The Syrian Bride (2004 - NR, but I'd say PG) - A family drama and a political one.  Thankfully the political didn't drown out the family.  This is the story of a Druze family on the Israeli side of the Israeli-Syrian border whose daughter is marrying a young man on the Syrian side.  Due to complicated politics, once she crosses the border to marry her new husband, she will never be able to return home to her family, so the marriage is very bittersweet.  Funny, sad, educational.

Serenity (but only if you've watched the Firefly TV series) - :)  If you watch Firefly, you get it...if not no amount of explanation can adequately describe.  If you haven't watched Firefly - DO!  It is still on Netflix streaming, I believe.

A Summer in Genoa (2008 - R) - Colin Firth stars in this movie about a newly widowed man and his two daughters who travel to Genoa for a summer.  The father has been asked to come work in the university.  While there they begin to heal after their mother's sudden death in a car crash.  A slow movie, so if that isn't something you can tolerate, this might not be the movie for you.

The Way Back (2010 - PG-13) - a group of WWII Siberian labor camp escapees attempt to reach freedom.  They travel through Siberia, Gobi Desert, and the Himalayas on foot.  Fantastic scenery.  Rated PG-13, but we would have no qualms about letting our 12 and 15 year old watch this.  One bit of raunchiness (men in the labor camp drawing nude pictures of women) at the very beginning and a very little bit of language, but other than that a very clean movie.

The Lion in Winter (2003 - Not Rated, made for TV, but definitely PG-13 for some brief nudity and one scene with frank sexual language) - Glen Close, Patrick Stewart - remake of 1968 movie which was based on the 1966 Broadway play) - A fictional story based on King Henry II and Eleanor of Aquitaine. Set during a fictional Christmas Court during which King Henry is trying to determine who will succeed him.  Fantastic acting, as you'd expect from the stars.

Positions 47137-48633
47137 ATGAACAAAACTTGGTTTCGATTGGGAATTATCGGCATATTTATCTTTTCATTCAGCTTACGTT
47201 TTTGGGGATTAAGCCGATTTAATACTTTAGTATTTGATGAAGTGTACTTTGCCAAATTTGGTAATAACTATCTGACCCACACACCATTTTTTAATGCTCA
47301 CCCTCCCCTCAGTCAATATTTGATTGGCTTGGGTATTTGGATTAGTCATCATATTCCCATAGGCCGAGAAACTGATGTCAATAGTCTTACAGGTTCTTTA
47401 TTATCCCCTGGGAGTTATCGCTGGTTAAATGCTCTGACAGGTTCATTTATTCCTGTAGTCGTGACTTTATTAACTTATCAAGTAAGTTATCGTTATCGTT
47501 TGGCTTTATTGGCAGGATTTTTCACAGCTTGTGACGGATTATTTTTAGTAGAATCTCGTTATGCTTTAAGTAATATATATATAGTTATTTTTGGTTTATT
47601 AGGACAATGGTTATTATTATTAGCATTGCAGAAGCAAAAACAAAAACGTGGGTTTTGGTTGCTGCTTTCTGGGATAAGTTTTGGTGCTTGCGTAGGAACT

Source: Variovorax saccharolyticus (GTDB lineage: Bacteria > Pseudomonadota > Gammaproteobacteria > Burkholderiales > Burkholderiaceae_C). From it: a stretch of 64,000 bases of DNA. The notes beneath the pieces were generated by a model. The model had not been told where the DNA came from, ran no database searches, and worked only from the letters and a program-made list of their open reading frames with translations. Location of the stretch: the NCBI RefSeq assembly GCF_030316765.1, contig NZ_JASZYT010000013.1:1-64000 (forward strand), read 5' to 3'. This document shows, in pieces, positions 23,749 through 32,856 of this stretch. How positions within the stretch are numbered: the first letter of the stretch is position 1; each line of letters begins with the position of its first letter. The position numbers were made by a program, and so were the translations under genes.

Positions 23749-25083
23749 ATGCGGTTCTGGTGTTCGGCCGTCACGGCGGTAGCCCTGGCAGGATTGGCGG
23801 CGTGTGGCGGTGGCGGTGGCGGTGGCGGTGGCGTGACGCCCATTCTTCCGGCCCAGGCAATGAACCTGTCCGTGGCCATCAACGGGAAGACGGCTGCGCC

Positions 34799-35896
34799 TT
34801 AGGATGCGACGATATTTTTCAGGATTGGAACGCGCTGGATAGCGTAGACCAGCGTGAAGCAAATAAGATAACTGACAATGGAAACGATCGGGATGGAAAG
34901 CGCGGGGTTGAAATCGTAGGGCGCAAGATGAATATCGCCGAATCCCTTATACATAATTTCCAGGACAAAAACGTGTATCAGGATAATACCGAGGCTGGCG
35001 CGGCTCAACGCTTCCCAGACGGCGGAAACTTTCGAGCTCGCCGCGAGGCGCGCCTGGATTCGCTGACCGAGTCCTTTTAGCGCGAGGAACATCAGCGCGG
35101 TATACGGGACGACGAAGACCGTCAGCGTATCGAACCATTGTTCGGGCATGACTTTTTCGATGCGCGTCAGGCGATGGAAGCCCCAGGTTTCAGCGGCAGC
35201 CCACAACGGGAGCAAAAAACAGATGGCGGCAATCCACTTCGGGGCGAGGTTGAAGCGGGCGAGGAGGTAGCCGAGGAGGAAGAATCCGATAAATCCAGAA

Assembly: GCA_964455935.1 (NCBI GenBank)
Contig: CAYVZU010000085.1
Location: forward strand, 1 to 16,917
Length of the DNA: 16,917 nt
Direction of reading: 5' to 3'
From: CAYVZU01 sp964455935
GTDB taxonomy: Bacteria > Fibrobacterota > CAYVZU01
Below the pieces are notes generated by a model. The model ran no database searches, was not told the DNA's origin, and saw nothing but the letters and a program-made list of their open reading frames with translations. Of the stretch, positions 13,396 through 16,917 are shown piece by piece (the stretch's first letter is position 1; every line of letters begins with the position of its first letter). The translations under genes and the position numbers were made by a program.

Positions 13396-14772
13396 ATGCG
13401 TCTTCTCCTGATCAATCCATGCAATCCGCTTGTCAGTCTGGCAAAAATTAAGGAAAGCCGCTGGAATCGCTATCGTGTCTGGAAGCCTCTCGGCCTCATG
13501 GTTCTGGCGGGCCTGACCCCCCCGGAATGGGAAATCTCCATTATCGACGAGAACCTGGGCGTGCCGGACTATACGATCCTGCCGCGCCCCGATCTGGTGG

Housewife, 49  (2006 - Not Rated, made for TV - PG just due to the subject matter) - a British movie set in WW2 England.  Follows a housewife from the start of the war to the end.  She begins working in a women's auxiliary (to support the war effort) which, over time, gives her confidence in herself.  True story based on a diary kept by the main character.

That Thing You Do (1996- PG) - Tom Hanks wrote, directed, and starred in this sweet movie about a group of young musicians who make it to the "big time" in the 1960's.  Great family movie!  Barely rated PG, in my opinion.  Erik and I had seen this before, but watched it again with our kids who loved it, too.

And the worst movies I've seen in 2011:  Frozen (I wasn't surprised this was bad because it didn't have good Netflix ratings, but thought it might at least be exciting.  Sadly, it wasn't even exciting... it was just stupidly BAD), followed closely by Greenberg (highly rated by the critics), which I thought had NO redeeming qualities.




Wednesday, December 28, 2011

Nativity Carnival: Keeping Advent -- Dec 28th

Welcome to the Nativity Carnival: Keeping Advent